Maybe we should parse the meaning of the word ‘kidnapping’

MAYBE WE SHOULD PARSE THE MEANING OF THE WORD ‘KIDNAPPING’…. On Monday, we learned a bit more about Rand Paul, the extremist Republican Senate candidate in Kentucky, and his colorful history. In particular, a GQ profile noted a college incident in which Paul allegedly kidnapped a fellow student, tried to force her to take bong hits, and forced her to participate in a bizarre ritual involving an “Aqua Buddha.”

Soon after, Paul’s campaign threatened to sue GQ, but never quite got around to denying the substance of the anecdote.

Yesterday, the right-wing ophthalmologist appeared on Fox News to help knock the story down. Paul seemed reluctant to talk about the incident in question, and said he couldn’t remember “everything” he did in college. I suppose that’s especially true of his antics while high.

Paul did say, however, “I will categorically deny that I ever kidnapped anyone or forced anybody to use drugs.” He made an almost-identical declaration more than once during the on-air appearance, at one point saying, “I, I think I would remember if I kidnapped something — kidnapped someone — and I don’t remember, and I absolutely deny kidnapping anyone ever.”

Now that’s a winning campaign slogan if I’ve ever heard one.

What’s interesting about this is the specificity of the denial. According to the woman GQ quoted, Paul and a friend came to her home, “blindfolded” her, tied her up, and drove her to their apartment. Paul didn’t say the incident never occurred, or that this story is entirely made up, he’s simply insisting he never kidnapped anyone.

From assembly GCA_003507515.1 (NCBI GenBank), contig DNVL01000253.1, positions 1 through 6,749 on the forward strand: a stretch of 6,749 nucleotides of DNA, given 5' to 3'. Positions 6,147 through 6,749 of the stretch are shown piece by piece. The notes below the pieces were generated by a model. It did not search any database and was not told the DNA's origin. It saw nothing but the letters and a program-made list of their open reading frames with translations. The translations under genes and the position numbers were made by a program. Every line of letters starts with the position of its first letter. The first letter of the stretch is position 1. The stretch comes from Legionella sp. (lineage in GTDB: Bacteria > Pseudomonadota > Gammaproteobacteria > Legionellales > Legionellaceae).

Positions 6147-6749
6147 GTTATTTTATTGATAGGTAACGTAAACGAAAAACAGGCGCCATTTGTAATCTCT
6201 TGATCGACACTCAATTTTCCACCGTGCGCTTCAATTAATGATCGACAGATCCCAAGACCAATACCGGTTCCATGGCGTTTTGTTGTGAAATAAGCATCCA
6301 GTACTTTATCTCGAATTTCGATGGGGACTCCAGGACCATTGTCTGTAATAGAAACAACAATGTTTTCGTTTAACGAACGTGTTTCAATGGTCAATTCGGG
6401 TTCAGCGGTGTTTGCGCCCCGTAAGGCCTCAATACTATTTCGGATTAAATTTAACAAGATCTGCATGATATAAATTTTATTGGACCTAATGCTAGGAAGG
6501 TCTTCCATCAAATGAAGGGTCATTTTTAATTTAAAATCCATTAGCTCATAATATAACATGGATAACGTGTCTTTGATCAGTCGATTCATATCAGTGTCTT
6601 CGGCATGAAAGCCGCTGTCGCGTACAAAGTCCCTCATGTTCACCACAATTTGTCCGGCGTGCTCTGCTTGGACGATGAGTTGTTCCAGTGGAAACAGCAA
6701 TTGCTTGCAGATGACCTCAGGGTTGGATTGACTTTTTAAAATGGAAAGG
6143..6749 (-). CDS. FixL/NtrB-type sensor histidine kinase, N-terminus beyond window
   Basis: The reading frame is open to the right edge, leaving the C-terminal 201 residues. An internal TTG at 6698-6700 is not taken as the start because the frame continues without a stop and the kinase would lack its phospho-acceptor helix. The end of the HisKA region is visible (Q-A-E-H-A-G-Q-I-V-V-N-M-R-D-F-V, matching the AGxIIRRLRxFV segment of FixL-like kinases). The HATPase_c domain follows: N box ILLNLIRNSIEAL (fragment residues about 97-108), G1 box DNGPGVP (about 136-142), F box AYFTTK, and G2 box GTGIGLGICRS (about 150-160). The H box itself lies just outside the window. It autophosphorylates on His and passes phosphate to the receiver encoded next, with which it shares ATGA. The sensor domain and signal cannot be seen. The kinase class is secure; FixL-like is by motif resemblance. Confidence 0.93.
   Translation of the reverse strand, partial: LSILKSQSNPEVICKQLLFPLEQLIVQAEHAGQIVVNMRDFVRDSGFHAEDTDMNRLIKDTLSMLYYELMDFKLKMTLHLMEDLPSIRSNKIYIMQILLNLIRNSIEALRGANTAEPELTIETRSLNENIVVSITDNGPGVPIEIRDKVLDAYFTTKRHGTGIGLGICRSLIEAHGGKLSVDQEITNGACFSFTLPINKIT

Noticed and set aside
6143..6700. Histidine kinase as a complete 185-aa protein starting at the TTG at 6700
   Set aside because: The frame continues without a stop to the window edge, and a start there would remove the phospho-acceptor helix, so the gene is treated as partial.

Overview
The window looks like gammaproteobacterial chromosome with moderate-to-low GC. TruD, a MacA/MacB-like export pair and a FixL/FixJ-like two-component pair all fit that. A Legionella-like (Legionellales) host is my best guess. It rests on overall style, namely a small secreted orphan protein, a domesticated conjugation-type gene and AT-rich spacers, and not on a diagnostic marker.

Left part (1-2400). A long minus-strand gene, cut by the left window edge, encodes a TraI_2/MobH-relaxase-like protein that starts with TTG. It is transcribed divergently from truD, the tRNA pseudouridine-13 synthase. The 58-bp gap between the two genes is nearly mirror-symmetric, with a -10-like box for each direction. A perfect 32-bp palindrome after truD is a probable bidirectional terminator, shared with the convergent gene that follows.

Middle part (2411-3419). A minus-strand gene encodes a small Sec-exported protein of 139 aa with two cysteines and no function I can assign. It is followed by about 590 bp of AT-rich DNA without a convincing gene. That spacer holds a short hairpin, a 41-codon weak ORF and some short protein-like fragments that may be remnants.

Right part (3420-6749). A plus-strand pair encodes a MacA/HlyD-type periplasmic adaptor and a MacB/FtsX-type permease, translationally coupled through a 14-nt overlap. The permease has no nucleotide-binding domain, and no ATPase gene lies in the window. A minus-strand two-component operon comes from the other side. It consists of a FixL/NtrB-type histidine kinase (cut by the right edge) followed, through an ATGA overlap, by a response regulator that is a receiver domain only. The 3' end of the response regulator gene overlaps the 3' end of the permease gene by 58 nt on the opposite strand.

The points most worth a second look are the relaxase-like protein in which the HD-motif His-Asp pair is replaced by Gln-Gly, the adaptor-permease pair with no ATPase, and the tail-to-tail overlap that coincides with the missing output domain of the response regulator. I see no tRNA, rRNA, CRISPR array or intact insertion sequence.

Maybe, in Paul’s mind, this was just a harmless prank? If there was no ransom, and he always intended to take her home unharmed anyway, then it doesn’t really count as literal “kidnapping”?

To be sure, as I said the other day, I don’t really care what Paul, or any other congressional candidates, did in college. If Paul told Neil Cavuto yesterday, “I pulled plenty of stupid stunts as a teenager, many of which I regret, but that was a long time ago and I’ve matured since,” it’d probably end the story. But that’s not what Paul said.

Part of the relevance is also driven by just how little we know about Rand Paul. He’s a leading candidate for the U.S. Senate this year, but all the public really knows is that he’s a strange guy with extremist political beliefs who’s never held public office, created his own medical accreditation board, opposes most of the landmark legislative accomplishments of the last century, and apparently did some bizarre stuff in college.

Voters may not care whether Rand Paul worshiped an “Aqua Buddha” in college, but they may care that he’s an exceedingly weird dude now.